Sick child? Plan ahead to reduce sick-day stress

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Sick child? Plan ahead to reduce sick-day stress

Work doesn't disappear when you have a sick child. Plan ahead to minimize stress.

Your child wakes up coughing, feverish and too sick to go to school. For many parents, this predicament means time away from work, lost pay and increased stress — especially if you can't afford to miss a day on the job or your boss isn't very understanding when it comes to family matters.

Childhood illnesses are inevitable. To minimize the stress of sick days, consider your options ahead of time.

Stay home

Sometimes the best medicine is a parent's loving care.

"When your child is truly ill and needs the attention only you can provide, then it's important to stay home — even if that means missing an important presentation or meeting," says Robin Molella, M.D., a prevention specialist at Mayo Clinic, Rochester, Minn.

Remind yourself that it's OK to spend time with your sick child. Ask a colleague to cover for you if anything urgent arises. Delegate any essential tasks. Check phone messages and e-mails from home. Offer to trade shifts with a co-worker.

Trade with your partner

You might want to alternate sick days with your partner. If it's not practical to take turns staying home when your child is sick, you might try half days. Perhaps one of you can stay home with your child in the morning while the other works, and then trade duties in the afternoon. If you and your partner both have rigid hours, one of you might consider scaling back to part time or finding a position with more flexible hours.

Recruit others

When neither you nor your partner can take a day off — or your child isn't sick enough to need you at home — recruiting help might be an option. Before your child gets sick, ask close contacts if they could help out in a pinch.

Grandparents or other relatives who live nearby might be an ideal choice for backup child care. Perhaps a close friend or trusted neighbor would be willing to take care of your child on short notice. You might even be able to trade services with nearby parents — you'll watch their kids at some point if they can take care of yours.

Make a list of people you can turn to as temporary caregivers, including their phone numbers. Keep the list in a designated area so that it's ready when you need it.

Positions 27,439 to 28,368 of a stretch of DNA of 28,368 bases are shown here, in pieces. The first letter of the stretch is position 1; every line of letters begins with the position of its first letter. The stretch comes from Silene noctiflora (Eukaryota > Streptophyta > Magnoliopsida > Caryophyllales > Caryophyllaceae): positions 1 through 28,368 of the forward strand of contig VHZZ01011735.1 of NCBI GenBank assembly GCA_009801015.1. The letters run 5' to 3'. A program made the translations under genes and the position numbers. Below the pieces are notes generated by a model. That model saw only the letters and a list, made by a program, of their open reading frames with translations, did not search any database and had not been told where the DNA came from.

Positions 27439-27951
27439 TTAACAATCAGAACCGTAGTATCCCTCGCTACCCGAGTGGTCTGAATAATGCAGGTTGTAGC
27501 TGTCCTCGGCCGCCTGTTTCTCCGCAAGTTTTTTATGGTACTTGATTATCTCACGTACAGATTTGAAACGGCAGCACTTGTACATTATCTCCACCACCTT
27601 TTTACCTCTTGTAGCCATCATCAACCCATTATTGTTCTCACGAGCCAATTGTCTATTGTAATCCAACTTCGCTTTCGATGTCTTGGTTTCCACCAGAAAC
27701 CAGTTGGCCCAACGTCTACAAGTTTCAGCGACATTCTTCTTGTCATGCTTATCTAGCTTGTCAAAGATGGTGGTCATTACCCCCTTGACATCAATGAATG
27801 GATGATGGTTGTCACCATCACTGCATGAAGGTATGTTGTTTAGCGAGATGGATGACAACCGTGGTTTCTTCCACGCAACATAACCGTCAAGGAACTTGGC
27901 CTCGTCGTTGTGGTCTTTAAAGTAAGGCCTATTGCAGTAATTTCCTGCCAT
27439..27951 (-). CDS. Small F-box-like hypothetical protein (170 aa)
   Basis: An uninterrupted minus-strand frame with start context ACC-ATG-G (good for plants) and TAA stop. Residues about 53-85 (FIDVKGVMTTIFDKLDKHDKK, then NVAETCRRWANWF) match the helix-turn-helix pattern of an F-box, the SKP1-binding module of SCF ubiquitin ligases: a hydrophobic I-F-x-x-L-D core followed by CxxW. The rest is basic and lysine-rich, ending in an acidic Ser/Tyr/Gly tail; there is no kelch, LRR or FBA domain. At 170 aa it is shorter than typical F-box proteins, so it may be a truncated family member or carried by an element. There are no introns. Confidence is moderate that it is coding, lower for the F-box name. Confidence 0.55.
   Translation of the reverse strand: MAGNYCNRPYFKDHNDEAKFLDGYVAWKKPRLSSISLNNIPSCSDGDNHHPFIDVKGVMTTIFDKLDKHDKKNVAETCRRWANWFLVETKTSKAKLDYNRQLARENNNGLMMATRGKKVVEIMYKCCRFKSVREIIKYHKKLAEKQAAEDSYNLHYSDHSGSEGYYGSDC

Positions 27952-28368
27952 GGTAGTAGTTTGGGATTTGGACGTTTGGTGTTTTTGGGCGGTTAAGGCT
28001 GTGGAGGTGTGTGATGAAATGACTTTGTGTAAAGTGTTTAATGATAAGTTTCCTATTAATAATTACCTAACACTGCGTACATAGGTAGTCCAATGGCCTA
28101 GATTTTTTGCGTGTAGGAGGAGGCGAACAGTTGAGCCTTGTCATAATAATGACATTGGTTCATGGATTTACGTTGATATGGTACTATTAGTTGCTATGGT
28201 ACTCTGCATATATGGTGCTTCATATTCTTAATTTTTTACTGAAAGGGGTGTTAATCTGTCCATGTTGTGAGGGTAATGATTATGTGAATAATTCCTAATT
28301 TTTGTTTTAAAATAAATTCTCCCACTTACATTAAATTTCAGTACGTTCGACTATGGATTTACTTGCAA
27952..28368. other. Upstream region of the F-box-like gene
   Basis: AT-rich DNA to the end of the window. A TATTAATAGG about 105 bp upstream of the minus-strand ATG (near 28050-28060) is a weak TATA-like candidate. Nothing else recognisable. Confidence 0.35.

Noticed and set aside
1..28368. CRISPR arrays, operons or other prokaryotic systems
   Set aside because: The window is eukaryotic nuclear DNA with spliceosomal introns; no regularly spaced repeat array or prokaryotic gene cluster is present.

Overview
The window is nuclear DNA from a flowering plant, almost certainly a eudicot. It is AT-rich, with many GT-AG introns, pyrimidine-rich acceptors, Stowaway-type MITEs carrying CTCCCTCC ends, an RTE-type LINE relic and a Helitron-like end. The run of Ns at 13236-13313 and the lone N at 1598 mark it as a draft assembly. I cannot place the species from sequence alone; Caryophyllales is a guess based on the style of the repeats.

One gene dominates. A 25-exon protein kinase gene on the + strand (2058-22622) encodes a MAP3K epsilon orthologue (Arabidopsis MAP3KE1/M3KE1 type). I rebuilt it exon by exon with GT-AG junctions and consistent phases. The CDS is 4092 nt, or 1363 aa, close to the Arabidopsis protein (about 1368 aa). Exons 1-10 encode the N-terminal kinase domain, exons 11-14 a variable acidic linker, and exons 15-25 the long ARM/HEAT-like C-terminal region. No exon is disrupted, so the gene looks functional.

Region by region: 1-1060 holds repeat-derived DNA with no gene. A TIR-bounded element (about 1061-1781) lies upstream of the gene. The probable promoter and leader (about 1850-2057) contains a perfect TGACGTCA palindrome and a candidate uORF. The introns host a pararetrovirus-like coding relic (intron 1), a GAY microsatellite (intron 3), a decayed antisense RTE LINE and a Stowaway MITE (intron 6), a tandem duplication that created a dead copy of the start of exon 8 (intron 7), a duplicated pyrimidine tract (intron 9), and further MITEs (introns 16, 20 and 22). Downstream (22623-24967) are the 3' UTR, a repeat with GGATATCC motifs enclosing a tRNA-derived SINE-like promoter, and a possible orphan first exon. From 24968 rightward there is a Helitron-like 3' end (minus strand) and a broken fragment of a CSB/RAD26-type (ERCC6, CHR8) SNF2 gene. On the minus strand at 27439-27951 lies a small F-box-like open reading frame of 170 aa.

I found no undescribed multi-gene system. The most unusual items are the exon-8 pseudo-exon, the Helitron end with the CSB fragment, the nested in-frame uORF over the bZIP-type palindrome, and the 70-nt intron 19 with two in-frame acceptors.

Consider a child care center for sick children

Some children's hospitals and child care centers provide child care services specifically for sick children. Some employers help locate sick-child centers for employees and even subsidize the cost.

Again, it's best to plan ahead. Visit one or two centers before your child gets sick. Find out which illnesses they can handle and how staff members help children feel comfortable. Ask how staff members are trained and how often you'll be updated on your child's condition. Make sure you're comfortable with the staff and environment.

Don't succumb to feelings of guilt about not staying home with your sick child. Your job is to make sure your child is cared for — whether or not you're the one to provide the care.

Seek help from your employer

Present possible sick-day solutions to your employer ahead of time. Perhaps you can arrange to work from home when needed with a company laptop or home computer. Offer to work extra hours during evenings and weekends. Maybe flex time — when you work varied or staggered hours — would be an option.

Your union contract or employee benefits package might include policies on caring for sick children. In the United States, the Family and Medical Leave Act (FMLA) requires employers to grant leave so that employees can care for sick family members. The mandated time off is unpaid, however, and you must meet certain conditions to be covered.

If your company lacks a policy on sick-child care, perhaps no one has asked for it. Once you bring the issue to light, work with your employer to create a solution.

Last Updated: 09/01/2006
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